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Finmin plans $300-million fund with British help to lure SWFs, pension funds

Jun 17 2013, 04:37 IST
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SummaryIn an attempt to woo sovereign wealth funds (SWFs) and pension funds to India’s infrastructure debt funds (IDFs), the finance ministry is planning to set up a $300-million ‘feeder fund’ with the help of the UK government.

In an attempt to woo sovereign wealth funds (SWFs) and pension funds to India’s infrastructure debt funds (IDFs), the finance ministry is planning to set up a $300-million ‘feeder fund’ with the help of the UK government.

Sources told FE that a feeder fund, the size of which could be enhanced in future, will be listed on the UK stock exchange, and pool in funds from SWFs and pension funds in order to lend to Indian infrastructure projects at a 3 to 4% interest rate, much lower than the prevailing domestic interest rates.

A senior government official said the fund can finance projects in foreign currency or in rupee denominated debt, depending on who is taking the burden of hedging cost.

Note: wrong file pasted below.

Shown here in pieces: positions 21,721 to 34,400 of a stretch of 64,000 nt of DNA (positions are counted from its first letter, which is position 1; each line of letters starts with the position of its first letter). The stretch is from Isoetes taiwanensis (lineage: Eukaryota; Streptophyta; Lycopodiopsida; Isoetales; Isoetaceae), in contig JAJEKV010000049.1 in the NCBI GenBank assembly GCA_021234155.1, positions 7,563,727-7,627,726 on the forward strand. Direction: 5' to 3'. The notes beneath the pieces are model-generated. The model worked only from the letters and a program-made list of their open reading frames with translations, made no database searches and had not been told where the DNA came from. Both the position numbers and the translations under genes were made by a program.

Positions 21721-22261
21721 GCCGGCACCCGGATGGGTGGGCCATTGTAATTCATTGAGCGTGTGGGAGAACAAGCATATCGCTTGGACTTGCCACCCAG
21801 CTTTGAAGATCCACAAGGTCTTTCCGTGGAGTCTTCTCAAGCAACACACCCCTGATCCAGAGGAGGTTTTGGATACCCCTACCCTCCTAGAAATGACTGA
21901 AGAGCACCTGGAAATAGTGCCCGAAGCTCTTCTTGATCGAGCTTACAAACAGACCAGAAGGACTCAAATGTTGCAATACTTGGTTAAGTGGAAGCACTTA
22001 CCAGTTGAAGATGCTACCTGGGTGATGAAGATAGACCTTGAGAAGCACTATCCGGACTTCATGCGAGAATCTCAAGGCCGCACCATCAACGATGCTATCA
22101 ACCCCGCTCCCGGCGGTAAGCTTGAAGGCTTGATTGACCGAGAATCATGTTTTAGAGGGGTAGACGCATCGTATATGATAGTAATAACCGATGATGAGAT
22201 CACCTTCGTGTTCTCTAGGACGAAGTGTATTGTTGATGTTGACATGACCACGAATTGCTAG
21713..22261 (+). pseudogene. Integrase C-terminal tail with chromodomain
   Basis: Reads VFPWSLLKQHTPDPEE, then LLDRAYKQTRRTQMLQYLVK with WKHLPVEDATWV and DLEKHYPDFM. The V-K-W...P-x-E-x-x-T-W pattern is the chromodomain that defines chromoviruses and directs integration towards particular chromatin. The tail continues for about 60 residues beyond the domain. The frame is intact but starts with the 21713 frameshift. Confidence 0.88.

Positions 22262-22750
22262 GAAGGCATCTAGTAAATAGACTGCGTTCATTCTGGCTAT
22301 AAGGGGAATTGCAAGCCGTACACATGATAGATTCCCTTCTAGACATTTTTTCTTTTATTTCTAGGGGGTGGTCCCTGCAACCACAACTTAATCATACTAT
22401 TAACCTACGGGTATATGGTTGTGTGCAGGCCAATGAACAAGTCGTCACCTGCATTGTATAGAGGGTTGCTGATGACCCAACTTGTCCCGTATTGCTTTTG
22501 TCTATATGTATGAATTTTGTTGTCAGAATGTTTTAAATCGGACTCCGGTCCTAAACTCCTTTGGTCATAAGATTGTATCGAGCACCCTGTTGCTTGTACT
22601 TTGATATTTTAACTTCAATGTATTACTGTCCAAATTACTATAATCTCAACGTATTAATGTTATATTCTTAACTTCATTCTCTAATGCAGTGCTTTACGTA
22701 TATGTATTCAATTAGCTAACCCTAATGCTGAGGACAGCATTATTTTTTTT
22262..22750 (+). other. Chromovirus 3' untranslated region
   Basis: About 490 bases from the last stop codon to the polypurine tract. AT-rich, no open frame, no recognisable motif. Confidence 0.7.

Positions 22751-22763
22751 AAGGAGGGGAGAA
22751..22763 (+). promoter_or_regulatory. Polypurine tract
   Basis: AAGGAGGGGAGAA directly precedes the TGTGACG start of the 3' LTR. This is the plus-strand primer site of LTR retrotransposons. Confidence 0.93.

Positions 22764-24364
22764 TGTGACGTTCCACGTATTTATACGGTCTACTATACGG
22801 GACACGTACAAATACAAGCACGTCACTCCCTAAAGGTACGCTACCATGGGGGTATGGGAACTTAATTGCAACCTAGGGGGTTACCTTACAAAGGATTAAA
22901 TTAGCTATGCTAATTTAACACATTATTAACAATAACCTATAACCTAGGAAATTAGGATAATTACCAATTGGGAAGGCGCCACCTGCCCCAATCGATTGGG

In May, finance minister P Chidambaram had said at the sixth India-UK Economic and Financial Dialogue that New Delhi was exploring the possibility of setting up a London-listed feeder fund for IDFs and work with the UK on increasing institutional investments in the sector. India has set a target of investing $1 trillion by 2017 to improve infrastructure.

A team of finance ministry officials along with regulators and three of the IDFs sponsors including IL& FS and IIFCL have gone to London last week to work on the fund modalities. India expects the feeder fund to be set up in the next two months. This is expected to assist IDFs which are struggling to collaborate with SWFs and pension funds on their own.

Sources said that if the feeder fund succeeds, India can pursue similar funds in different countries.

India is facing a huge challenge to finance its vast infrastructure needs. In order to rescue banks which are finding it hard to finance fresh long term investments for infrastructure, the government announced setting up IDFs in 2012, to provide a vehicle for refinancing existing debt of infrastructure projects funded mostly by commercial banks. This creates some headroom for banks to finance new projects. IDFs can be set up either as NBFCs or as mutual funds.

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